Suppliers

Ivor Novello Award winner hits a high note bringing music to study

Studytracks, the revolutionary student study app and brain child of Ivor Novello award-winner George Hammond-Hagan, has been credited with one of the education sector’shighest accolades: an Education Resource Award.

Studytracks was named Start-up of the Year at the Education Resources Awards on Friday night; the awards honour the quality and diversity of products supporting learning in schools. 

Knutsford School wins ICT equipment at education show

Knutsford School

Knutsford Academy, a secondary school based in the Cheshire town recently attended Europe’s leading education technology event, BETT, at Excel in London.

The school was keen to discover the latest technology in the education market and establish what equipment they could potentially invest in to ensure the schoolprovides students with the best opportunities possible.

Schools called go dotty for vital sight-loss charity

Children across the UK invited to go dotty for charity

Schools across the nation are being called to go dotty this spring to raise money for a valuable sight-loss charity. 

The Royal National Institute of Blind People (RNIB) is asking schools up and down the UK to "Wear dots and raise lots" in support of its vital work. 

"Wear dots...raise lots" is an annual fundraiser, which will be taking place in May. It  is inspired by Louis Braille's system which features raised dots and revolutionised reading and writing for people with sight problems. 

The UK is currently home to more than two million people who are affected by sight loss, with one person beginning to lose their sight every 15 minutes. 

Schools called go dotty for vital sight-loss charity

Children across the UK invited to go dotty for charity

Schools across the nation are being called to go dotty this spring to raise money for a valuable sight-loss charity. 

The Royal National Institute of Blind People (RNIB) is asking schools up and down the UK to "Wear dots and raise lots" in support of its vital work. 

"Wear dots...raise lots" is an annual fundraiser, which will be taking place in May. It  is inspired by Louis Braille's system which features raised dots and revolutionised reading and writing for people with sight problems. 

The UK is currently home to more than two million people who are affected by sight loss, with one person beginning to lose their sight every 15 minutes. 

Schools called go dotty for vital sight-loss charity

Children across the UK invited to go dotty for charity

Schools across the nation are being called to go dotty this spring to raise money for a valuable sight-loss charity. 

The Royal National Institute of Blind People (RNIB) is asking schools up and down the UK to "Wear dots and raise lots" in support of its vital work.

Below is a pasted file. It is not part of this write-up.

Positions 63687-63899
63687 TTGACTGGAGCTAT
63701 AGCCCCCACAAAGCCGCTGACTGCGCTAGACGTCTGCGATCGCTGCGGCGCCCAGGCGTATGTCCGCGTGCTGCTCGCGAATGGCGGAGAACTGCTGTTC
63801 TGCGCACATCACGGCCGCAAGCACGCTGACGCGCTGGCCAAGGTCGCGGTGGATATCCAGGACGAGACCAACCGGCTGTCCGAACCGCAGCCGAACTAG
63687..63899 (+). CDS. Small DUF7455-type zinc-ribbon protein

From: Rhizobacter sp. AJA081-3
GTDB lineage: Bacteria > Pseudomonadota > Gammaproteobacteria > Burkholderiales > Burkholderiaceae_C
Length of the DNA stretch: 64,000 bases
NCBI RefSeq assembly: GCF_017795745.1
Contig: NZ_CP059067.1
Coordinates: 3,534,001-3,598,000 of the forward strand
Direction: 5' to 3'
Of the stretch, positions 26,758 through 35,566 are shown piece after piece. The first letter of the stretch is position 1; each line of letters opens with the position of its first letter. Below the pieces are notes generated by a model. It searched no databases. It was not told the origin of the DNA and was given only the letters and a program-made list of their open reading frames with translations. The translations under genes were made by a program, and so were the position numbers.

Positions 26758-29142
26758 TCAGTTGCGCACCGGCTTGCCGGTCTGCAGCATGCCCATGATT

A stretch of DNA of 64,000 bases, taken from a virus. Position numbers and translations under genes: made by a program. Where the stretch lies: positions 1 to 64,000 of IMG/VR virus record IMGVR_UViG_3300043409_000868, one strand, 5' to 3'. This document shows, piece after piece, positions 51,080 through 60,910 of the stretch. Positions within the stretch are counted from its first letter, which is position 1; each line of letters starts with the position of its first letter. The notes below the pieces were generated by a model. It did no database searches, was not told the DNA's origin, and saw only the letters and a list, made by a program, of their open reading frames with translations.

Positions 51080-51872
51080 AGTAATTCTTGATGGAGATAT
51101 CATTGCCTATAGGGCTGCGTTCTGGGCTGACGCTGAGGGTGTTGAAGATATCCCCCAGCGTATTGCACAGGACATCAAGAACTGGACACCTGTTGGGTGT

"Wear dots...raise lots" is an annual fundraiser, which will be taking place in May. It  is inspired by Louis Braille's system which features raised dots and revolutionised reading and writing for people with sight problems. 

The UK is currently home to more than two million people who are affected by sight loss, with one person beginning to lose their sight every 15 minutes. 

Schools called go dotty for vital sight-loss charity

Children across the UK invited to go dotty for charity

Schools across the nation are being called to go dotty this spring to raise money for a valuable sight-loss charity. 

The Royal National Institute of Blind People (RNIB) is asking schools up and down the UK to "Wear dots and raise lots" in support of its vital work. 

"Wear dots...raise lots" is an annual fundraiser, which will be taking place in May. It  is inspired by Louis Braille's system which features raised dots and revolutionised reading and writing for people with sight problems. 

The UK is currently home to more than two million people who are affected by sight loss, with one person beginning to lose their sight every 15 minutes. 

New engineering challenge launched at Big Bang Fair

New engineering scheme launched at Big Bang Fair

A new education initiative launched at the national Big Bang Fair is opening the door to engineering for children across the country. 

Junior Technology Tournaments are inviting school children to take part in a range of activities that encourages them to think about engineering. 

The scheme was developed by the Rochester Bridge Trust in partnership with Rotary Great Britain and Ireland, and is based on success of the Rotary's existing Senior Technology Tournaments, where secondary school students take part in innovative engineering challenges as part of a national competition. 

New engineering challenge launched at Big Bang Fair

New engineering scheme launched at Big Bang Fair

A new education initiative launched at the national Big Bang Fair is opening the door to engineering for children across the country. 

Junior Technology Tournaments are inviting school children to take part in a range of activities that encourages them to think about engineering.